Interview: Paolo Mercado

How do you assess the opportunities and obstacles to developing strong creative industries?

PAOLO MERCADO: The creative industry in the Philippines registered growth of 12.7% between 1999 and 2010, according to the Intellectual Property Office, which was significantly higher than overall GDP growth over the same period. In 2010 the industry generated around P640bn ($12.6bn) in revenue, which comprised 7% of the total economy. It was a very positive trend for a sector that has long gone unrecognised and lacked incentives. Creative industries are hampered by a lack of consistent monitoring and the absence of any intellectual property strategy. The Philippines makes a considerable contribution to many international creative content products yet retains no intellectual property rights. Thus, the creation of national intellectual property capital that generates revenue through licensing or royalties is crucial to the industry’s future. The country has significant potential, given its well-educated population, remarkable English language skills, experience within the industry and cross-cultural mindset, as these traits broaden the reach of creative products.

There is also notable potential to transition from business process outsourcing to creative industries. The first stage requires that we work on less complex creative content, such as fast and low-cost design outsourcing. The second stage involves developing the production chain to provide more value-added offerings, such as special effects. The third and final stage would be to create our own intellectual property products.

What elements are required to establish a viable ecosystem for the growth of creative businesses?

MERCADO: A creative economy is built upon six pillars: policy, creative industries, clusters, cities, education and tourism. Creative policy entails the creation of a highlevel agency that reports directly to the president. This agency would be responsible for defining the industry, measuring it and setting growth targets for revenue and job creation, as well as for intellectual property development. Many diverse fields have room to adopt aspects of the creative economy, such as architecture, software and music. However, the Philippines must understand the needs of the market and the areas where the country not only has the ability to attract foreign investment, but also where national companies can compete at the international level. For example, cinema generates $77bn globally in a risky and saturated market that is dominated by a few big players, while gaming produces $100bn and is an important value-added segment. The Philippines can pivot its strong skills in animation into digital games and not just film.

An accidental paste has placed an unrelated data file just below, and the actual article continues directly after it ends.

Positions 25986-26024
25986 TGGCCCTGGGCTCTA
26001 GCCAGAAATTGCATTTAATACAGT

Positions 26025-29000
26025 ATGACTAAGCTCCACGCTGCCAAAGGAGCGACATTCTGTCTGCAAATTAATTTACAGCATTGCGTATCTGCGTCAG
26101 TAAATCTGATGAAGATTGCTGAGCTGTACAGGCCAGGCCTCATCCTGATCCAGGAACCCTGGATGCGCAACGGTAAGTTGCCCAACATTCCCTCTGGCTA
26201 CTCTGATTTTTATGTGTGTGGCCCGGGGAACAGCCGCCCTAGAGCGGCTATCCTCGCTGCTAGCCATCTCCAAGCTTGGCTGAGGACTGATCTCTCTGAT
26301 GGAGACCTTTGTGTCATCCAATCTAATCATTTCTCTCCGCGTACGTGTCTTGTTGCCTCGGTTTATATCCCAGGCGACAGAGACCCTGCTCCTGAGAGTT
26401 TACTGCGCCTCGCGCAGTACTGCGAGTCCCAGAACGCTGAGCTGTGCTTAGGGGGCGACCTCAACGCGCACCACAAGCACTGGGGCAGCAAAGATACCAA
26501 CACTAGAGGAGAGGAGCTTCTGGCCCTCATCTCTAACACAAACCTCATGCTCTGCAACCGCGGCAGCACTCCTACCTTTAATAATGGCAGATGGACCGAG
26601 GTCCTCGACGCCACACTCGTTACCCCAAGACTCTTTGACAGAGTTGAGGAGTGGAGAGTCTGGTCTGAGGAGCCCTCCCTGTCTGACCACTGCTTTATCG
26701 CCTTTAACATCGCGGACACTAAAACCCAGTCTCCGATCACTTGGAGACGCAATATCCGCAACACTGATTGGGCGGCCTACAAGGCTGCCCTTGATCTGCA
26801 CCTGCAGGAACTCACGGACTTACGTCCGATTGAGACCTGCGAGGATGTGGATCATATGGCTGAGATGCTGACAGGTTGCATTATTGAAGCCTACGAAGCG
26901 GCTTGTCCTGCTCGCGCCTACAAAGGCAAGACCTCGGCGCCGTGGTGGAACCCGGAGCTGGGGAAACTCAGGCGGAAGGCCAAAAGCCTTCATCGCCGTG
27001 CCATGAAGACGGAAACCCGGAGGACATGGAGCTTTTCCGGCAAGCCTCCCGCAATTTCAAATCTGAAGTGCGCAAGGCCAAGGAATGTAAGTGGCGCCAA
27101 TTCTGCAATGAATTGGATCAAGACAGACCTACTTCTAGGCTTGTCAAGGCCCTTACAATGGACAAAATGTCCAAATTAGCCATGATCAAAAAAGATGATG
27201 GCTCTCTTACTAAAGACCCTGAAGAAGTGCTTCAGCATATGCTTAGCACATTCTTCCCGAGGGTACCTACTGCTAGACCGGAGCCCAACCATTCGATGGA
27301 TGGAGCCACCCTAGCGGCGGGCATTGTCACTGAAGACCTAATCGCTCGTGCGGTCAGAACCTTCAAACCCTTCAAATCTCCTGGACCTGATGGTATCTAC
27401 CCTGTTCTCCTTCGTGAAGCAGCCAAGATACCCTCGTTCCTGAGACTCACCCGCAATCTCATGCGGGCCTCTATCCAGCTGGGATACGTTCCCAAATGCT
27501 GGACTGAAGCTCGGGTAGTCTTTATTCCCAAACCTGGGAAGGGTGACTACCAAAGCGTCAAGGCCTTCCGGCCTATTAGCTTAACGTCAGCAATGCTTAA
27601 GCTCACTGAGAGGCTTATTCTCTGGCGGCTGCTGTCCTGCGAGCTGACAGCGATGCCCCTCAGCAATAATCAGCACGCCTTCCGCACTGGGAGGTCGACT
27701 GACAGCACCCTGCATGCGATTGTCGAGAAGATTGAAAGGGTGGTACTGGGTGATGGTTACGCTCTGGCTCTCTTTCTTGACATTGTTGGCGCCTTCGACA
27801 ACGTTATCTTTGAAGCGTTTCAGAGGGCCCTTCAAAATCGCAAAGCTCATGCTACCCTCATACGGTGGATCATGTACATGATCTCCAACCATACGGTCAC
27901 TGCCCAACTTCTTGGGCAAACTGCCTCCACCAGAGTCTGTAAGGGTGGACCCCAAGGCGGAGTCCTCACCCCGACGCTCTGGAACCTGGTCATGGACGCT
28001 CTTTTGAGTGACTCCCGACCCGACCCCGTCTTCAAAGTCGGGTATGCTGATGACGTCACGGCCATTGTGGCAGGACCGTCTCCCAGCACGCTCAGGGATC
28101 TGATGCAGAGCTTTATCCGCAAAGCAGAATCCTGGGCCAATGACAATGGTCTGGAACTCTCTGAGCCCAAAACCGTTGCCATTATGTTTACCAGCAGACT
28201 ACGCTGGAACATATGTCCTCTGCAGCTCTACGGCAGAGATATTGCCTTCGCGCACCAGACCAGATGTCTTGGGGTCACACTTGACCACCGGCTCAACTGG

At the same time, it is essential to set up accelerators that bring together creative people from all fields in order to show investors where there are business opportunities and to keep talented people in the country. These creative clusters would include anchor investors who can create jobs and could be eligible to receive the same incentives available in special economic zones. The implementation of these initiatives is typically slow, but it could be sped up at the city level with local plans that have short-term impacts. For example, unused areas can easily be converted into creative hubs and local enterprises can bring people together quickly.

The private sector ultimately has to take the lead. We have to look at the Philippines as a creative centre for ASEAN. Given that we have high levels of English literacy and quality teachers, the country should also be considered a leader in education. There are opportunities to diversify tourism away from beaches and casinos towards creative festivals, similar to those held in cities like Montreux, Edinburgh and Cannes.

The Philippines has a vibrant, multicultural creative talent base that has produced individuals who have excelled on the world stage. However, a comprehensive creative economy strategy is needed to increase our potential beyond individuals for the Philippines to become a large-scale creative export powerhouse.